FIGURE 7 A 53-yr-old woman was admitted to the hospital because of an ankle fracture. She received low molecular weight heparin for 10 days, but was switched to unfractionated heparin because of a distal DVT. Ten days later she presented with proximal DVT, pulmonary embolism, and a rapid fall in platelet count from more than 200 to 12 x 109/L. She was switched to iv lepirudin (schedule Al). After normalization of platelet counts, she received overlapping oral anticoagulation (phenprocoumon), with lepirudin stopped when the INR reached 2.0. Antihirudin antibodies were first detected on day 7; at the same time, the aPTT increased despite a stable hirudin dosage of 0.05 mg/kg b.w. per hour. Abbreviations: aPTT, activated partial thromboplastin time; DVT, deep vein thrombosis; iv, intravenous; INR, international normalized ratio.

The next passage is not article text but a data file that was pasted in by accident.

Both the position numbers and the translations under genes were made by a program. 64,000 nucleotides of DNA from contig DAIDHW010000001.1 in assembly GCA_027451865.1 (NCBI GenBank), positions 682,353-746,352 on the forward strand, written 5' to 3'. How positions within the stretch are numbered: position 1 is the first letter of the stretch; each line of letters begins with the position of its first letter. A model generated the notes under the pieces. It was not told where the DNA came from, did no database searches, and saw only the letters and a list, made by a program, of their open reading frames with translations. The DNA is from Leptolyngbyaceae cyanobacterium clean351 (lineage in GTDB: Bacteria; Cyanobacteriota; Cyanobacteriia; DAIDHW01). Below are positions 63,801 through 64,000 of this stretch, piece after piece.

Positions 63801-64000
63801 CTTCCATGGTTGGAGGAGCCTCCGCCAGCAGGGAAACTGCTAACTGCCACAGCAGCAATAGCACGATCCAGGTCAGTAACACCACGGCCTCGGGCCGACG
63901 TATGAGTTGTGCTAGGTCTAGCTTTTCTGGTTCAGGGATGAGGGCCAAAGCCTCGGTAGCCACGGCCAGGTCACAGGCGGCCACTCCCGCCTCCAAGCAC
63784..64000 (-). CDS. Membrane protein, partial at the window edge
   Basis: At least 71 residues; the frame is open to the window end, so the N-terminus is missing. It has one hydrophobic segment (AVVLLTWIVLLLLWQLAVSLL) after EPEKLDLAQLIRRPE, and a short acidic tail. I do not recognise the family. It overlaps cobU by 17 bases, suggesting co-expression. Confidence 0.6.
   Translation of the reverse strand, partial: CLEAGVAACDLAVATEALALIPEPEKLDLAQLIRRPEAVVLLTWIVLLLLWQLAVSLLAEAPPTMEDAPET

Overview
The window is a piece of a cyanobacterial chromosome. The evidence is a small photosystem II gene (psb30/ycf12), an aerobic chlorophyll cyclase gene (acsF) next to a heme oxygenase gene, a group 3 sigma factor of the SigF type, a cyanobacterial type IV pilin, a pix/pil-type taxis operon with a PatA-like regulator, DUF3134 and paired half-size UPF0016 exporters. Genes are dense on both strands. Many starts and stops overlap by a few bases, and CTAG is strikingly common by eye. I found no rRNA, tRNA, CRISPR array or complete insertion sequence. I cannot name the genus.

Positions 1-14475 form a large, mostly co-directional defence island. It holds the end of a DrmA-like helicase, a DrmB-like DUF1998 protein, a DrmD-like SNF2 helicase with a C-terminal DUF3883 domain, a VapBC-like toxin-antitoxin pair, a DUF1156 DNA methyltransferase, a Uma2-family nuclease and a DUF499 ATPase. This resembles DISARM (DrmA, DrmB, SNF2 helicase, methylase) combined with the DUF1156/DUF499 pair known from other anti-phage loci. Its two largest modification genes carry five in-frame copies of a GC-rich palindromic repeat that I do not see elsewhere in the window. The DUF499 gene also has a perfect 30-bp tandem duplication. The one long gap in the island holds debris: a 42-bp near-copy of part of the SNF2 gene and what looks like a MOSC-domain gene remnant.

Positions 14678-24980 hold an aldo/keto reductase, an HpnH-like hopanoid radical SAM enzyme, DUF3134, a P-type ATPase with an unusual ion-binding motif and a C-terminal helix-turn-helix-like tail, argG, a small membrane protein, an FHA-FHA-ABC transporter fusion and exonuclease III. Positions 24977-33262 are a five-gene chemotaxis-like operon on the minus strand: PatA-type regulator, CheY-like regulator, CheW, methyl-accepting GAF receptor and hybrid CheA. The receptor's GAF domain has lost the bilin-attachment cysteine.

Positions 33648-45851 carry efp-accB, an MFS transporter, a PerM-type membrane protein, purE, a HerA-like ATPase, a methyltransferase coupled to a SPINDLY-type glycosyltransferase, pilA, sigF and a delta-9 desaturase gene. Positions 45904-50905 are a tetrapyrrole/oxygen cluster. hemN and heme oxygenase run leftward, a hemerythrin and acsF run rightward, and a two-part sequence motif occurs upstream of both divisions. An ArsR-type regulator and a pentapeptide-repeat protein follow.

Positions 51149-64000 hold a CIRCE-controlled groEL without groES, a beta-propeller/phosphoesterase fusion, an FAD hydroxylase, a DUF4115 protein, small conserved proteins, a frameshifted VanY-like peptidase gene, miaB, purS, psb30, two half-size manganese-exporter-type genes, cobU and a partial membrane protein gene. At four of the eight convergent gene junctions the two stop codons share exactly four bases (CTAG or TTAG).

35,000 patients, the risk of anaphylaxis was estimated at 0.015% (5/32,500) in firstexposure and 0.16% (4/2500) in reexposed patients (assuming 7.5% reexposure frequency). One other case has been reported with recurrent anaphylaxis during reexposure (Badger et al., 2004). We and others (Bircher et al., 1996) demonstrated high-titer antihirudin antibodies of the IgG class, but not of the IgE class in patients with hirudin-associated anaphylaxis. IgG-dependent anaphylaxis likely is Fc receptor-mediated and related to infusion dose. Thus, besides reducing bleeding risk, avoiding iv bolus administration of lepirudin should also reduce the risk of severe anaphylactic reactions. There are two patients reported with delayed reactions to hirudin. One patient developed eczematous plaques accompanied by a positive lymphocyte transformation test (Zollner et al., 1996), the other had a granulomatous reaction (Smith et al., 2001). A third patient produced an Arthus-like reaction after intradermal application of lepirudin (Jappe et al., 2002). Approaches to test for these reactions are reviewed in Bircher et al. (2006).

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